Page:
ARMCHAIR MAYOR SAYS — When I saw the video of Deputy Mayor Nelly Dever and councillors Tina Lange, Arjun Singh, and Ken Christian at the citizens protest march over the condition of Todd Road, it struck me as a little strange.
Dever even spoke at the event.
In today’s Armchair Mayor column in The Kamloops Daily News, I ask a few questions, and come up with a few answers, about where council activism begins and ends.
In the case of the Barnhartvale march along Todd Road, the councillors were, in effect, protesting against themselves, because they’re the ones who ultimately have the say on upgrading roads in the city. It wasn’t a case of supporting people in an “external” cause.
But Dever, Lange, and Donovan Cavers have often taken part in protest events, and Singh is a big advocate of public engagement. When is it “acceptable” for a councillor to take to the streets and rally for an issue-based cause?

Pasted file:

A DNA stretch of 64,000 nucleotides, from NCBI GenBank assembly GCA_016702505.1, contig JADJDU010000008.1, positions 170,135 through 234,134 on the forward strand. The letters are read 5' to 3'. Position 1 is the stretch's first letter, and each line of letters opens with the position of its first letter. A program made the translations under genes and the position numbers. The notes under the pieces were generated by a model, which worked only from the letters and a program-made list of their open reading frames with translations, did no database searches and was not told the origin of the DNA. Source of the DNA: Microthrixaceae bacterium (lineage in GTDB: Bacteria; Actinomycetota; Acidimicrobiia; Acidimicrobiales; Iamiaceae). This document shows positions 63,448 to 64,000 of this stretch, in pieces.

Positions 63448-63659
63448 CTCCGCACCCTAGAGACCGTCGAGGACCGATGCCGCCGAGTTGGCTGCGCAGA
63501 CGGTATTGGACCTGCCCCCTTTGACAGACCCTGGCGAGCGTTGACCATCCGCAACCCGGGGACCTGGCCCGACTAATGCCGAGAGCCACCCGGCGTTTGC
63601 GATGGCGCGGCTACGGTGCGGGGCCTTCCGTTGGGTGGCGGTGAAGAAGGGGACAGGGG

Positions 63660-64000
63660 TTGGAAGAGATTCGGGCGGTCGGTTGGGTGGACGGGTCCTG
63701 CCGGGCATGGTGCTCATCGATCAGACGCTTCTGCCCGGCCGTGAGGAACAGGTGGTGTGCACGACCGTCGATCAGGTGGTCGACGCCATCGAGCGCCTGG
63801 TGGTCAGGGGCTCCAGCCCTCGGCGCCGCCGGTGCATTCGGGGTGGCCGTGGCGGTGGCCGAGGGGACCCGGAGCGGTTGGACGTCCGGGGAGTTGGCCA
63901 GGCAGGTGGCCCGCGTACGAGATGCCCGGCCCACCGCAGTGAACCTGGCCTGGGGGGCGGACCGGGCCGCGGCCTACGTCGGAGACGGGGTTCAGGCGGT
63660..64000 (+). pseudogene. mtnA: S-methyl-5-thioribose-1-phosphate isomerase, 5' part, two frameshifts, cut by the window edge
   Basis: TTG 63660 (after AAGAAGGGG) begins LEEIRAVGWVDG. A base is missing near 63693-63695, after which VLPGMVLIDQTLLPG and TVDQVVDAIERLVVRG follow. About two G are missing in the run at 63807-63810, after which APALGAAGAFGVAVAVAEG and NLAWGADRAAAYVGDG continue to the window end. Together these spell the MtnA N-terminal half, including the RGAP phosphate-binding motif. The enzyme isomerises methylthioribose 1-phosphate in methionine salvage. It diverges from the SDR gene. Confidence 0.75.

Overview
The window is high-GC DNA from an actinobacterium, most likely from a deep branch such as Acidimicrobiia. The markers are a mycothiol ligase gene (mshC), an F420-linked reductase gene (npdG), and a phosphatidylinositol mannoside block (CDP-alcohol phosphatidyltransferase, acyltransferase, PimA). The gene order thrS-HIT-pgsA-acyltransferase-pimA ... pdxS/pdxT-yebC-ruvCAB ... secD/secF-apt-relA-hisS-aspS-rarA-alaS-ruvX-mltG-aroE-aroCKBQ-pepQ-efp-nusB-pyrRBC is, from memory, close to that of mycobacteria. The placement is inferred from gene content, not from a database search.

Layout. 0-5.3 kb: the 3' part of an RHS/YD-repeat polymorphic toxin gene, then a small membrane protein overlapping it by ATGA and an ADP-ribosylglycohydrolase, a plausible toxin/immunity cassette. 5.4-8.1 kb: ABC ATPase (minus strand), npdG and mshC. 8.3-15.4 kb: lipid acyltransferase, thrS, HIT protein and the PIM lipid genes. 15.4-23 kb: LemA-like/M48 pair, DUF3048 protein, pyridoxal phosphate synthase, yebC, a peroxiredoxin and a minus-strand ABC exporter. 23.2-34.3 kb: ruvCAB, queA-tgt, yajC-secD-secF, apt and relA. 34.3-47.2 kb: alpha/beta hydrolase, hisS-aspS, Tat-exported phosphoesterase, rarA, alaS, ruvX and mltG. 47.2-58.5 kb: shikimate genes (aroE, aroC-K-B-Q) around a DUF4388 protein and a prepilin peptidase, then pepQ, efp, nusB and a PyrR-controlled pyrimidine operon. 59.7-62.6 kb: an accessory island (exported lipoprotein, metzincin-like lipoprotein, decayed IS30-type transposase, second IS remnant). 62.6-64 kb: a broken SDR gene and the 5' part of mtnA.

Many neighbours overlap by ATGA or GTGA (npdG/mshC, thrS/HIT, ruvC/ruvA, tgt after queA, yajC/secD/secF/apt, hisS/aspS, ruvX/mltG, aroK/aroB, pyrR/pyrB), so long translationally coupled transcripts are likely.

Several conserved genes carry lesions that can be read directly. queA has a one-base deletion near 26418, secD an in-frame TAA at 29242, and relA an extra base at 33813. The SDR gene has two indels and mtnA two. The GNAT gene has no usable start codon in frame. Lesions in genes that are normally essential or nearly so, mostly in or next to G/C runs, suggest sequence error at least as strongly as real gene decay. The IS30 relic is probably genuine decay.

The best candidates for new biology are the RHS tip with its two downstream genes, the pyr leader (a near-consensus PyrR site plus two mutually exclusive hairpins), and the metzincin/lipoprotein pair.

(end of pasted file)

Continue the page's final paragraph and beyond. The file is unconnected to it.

While I was writing, it reminded me of the somewhat testy debate in council chambers recently about a pro-life street banner. Dever wanted it taken down and Cavers was insistent the City’s lawyers should examine the issue again to see if removing it could be made legal.
This is another angle to the issue. I didn’t have the space to get into it in the column for the paper, but it raises the question of why it’s OK with some councillors to propose a curb on freedom of expression for one group (via the banner) yet take advantage of their own right to protest at various marches and rallies.
Cavers and Lange, for example, not only attended but spoke at the anti-Ajax rally last Saturday.
While I support their right to engage in such activism, is it a double standard to insist a pro-life banner should be taken down, while councillors march on issues ranging from Ajax to gay pride to peace to the fight against AIDS and the need for upgrades to a road?